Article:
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Volume 68

Dinner This Week: Filipino Chicken Adobo

By Keith Dresser Published

This week’s menus include Filipino Chicken Adobo, Sesame-Crusted Salmon, and Pan-Seared Thick-Cut Pork Chops for dinner in about an hour.

Every week, Executive Food Editor Keith Dresser pairs each main dish with a side to give you a complete, satisfying dinner without the guesswork. Look for the game plan section to learn tips on how to streamline your kitchen work so dinner comes together quicker.

Dinner 1: Filipino Chicken Adobo and Rice Pilaf

Filipino Chicken Adobo consists of chicken simmered in a mixture of vinegar, soy sauce, garlic, bay leaves, and black pepper. We also decided to add coconut milk— which is traditionally used in adobos in southern Luzon—since it paired well with the tart and salty elements of this dish. For Rice Pilaf with fluffy, separate grains, we use a ratio of 1 cup of rice to 1½ cups of water. Sautéeing the rice in 3 tablespoons of butter for just one minute gives the pilaf a rich, buttery flavor.

Printable Shopping Lists: Filipino Chicken Adobo and Rice Pilaf

Equipment Review 12-Inch Nonstick Skillets

Step 1: Buy the best skillet. Step 2: Treat it right.

Dinner 2: Sesame-Crusted Salmon and Sautéed Swiss Chard

For Sesame-Crusted Salmon with Lime and Coriander, we brine the fillets to ensure that each piece is well seasoned and remains moist after cooking. We also brine and toast the sesame seeds to bring out their nuttiness. Finally, we use tahini paste combined with citrus juice to glue the sesame seeds to the fillets. The key to mastering Sautéed Swiss Chard with Ginger is getting the stems to finish cooking at the same time as the leaves. Sautéing the stems first over relatively high heat provides a desirable tender-crisp texture and a lightly caramelized flavor that acts as a foil to the tender leaves, which we cook very briefly to maintain their earthiness.

Printable Shopping Lists: Sesame-Crusted Salmon and Sautéed Swiss Chard

Equipment Review Rimmed Baking Sheets

A rimmed baking sheet is essential for sheet cakes and handy for cookies. But if yours is flimsy or you use it only for baking, you’re not getting your money’s worth.

Dinner 3: Pan-Seared Pork Chops with Kohlrabi and Radicchio Slaw

Our Pan-Seared Thick-Cut Pork Chops employ a reverse-sear method: We first cook the salted chops in a low oven and then sear them right before serving. Slowly bringing the chops up to temperature ensures evenly cooked meat. The low oven also dries the surface of the chops so they develop a deeply browned crust when seared. Kohlrabi, Radicchio, and Apple Slaw is a fresh take on coleslaw, where we trade out cabbage for a variety of root vegetables that lend color and flavor to this year-round side dish. To avoid a waterlogged salad, we toss the kohlrabi shreds with salt and sugar to soften them slightly and draw out moisture. Adding radicchio breaks up the salad and gives it lift; apple lends a layer of fresh flavor.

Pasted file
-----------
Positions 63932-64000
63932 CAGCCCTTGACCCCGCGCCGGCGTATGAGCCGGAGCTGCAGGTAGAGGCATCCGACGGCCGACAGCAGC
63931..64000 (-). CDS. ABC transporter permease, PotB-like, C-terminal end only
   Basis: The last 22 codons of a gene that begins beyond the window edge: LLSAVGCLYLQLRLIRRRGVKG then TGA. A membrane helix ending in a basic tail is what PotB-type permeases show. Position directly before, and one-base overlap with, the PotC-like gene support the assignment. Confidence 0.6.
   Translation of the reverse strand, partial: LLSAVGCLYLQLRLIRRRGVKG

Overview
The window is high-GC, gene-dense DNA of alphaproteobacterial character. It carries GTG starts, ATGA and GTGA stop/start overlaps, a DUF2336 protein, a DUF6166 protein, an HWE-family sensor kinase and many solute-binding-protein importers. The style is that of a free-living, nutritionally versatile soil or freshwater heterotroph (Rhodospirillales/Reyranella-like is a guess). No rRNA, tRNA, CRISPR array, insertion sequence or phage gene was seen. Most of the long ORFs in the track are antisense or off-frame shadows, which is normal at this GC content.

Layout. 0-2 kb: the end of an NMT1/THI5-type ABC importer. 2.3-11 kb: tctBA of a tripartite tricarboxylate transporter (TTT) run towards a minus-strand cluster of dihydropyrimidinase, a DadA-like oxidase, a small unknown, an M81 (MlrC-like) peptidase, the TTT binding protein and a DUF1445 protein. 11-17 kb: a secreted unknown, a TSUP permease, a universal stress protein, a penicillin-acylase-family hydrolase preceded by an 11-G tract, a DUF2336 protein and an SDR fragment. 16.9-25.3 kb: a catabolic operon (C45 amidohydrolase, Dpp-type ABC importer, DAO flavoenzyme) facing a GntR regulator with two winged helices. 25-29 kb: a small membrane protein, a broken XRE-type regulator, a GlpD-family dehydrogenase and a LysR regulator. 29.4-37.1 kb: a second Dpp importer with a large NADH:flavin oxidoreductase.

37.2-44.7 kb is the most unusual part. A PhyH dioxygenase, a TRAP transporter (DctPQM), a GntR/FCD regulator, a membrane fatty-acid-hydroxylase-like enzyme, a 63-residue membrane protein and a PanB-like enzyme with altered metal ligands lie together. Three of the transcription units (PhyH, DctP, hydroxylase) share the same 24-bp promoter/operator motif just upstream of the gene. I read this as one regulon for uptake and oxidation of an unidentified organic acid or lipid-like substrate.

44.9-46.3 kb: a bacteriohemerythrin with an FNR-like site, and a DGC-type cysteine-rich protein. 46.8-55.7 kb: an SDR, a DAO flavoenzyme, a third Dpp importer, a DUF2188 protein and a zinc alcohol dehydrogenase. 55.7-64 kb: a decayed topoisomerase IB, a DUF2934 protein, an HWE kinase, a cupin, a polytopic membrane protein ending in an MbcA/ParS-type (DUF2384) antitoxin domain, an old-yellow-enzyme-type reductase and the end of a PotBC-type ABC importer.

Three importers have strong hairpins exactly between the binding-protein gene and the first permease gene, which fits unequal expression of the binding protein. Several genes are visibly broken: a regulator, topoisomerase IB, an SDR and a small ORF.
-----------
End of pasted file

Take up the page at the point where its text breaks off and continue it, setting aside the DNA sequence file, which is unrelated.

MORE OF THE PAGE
Printable Shopping Lists: Pan-Seared Pork Chops and Kohlrabi and Radicchio Slaw


View more weeknight dinner ideas below, or check out all of the Dinner This Week menus.

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JC
JOHN C.
16 days

Absolutely the best chicken ever, even the breast meat was moist! It's the only way I'll cook a whole chicken again. Simple, easy, quick, no mess - perfect every time. I've used both stainless steel and cast iron pans. great and easy technique for “roasted” chicken. I will say there were no pan juices, just fat in the skillet. Will add to the recipe rotation. Good for family and company dinners too. I've done this using a rimmed sheet pan instead of a skillet and put veggies and potatoes around the chicken for a one-pan meal. Broccoli gets nicely browned and yummy!

Absolutely the best chicken ever, even the breast meat was moist! It's the only way I'll cook a whole chicken again. Simple, easy, quick, no mess - perfect every time. I've used both stainless steel and cast iron pans. great and easy technique for “roasted” chicken. I will say there were no pan juices, just fat in the skillet. Will add to the recipe rotation. Good for family and company dinners too.

MD
MILES D.
JOHN C.
9 days

Amazed this recipe works out as well as it does. Would not have thought that the amount of time under the broiler would have produced a very juicy and favorable chicken with a very crispy crust. Used my 12" Lodge Cast Iron skillet (which can withstand 1000 degree temps to respond to those who wondered if it would work) and it turned out great. A "make again" as my family rates things. This is a great recipe, and I will definitely make it again. My butcher gladly butterflied the chicken for me, therefore I found it to be a fast and easy prep. I used my cast iron skillet- marvellous!

CM
CHARLES M.
11 days

John, wasn't it just amazing chicken? So much better than your typical oven baked chicken and on par if not better than gas or even charcoal grilled. It gets that smokey charcoal tasted and overnight koshering definitely helps, something I do when time permits. First-time I've pierced a whole chicken minus the times I make jerk chicken on the grill. Yup, the cast iron was not an issue.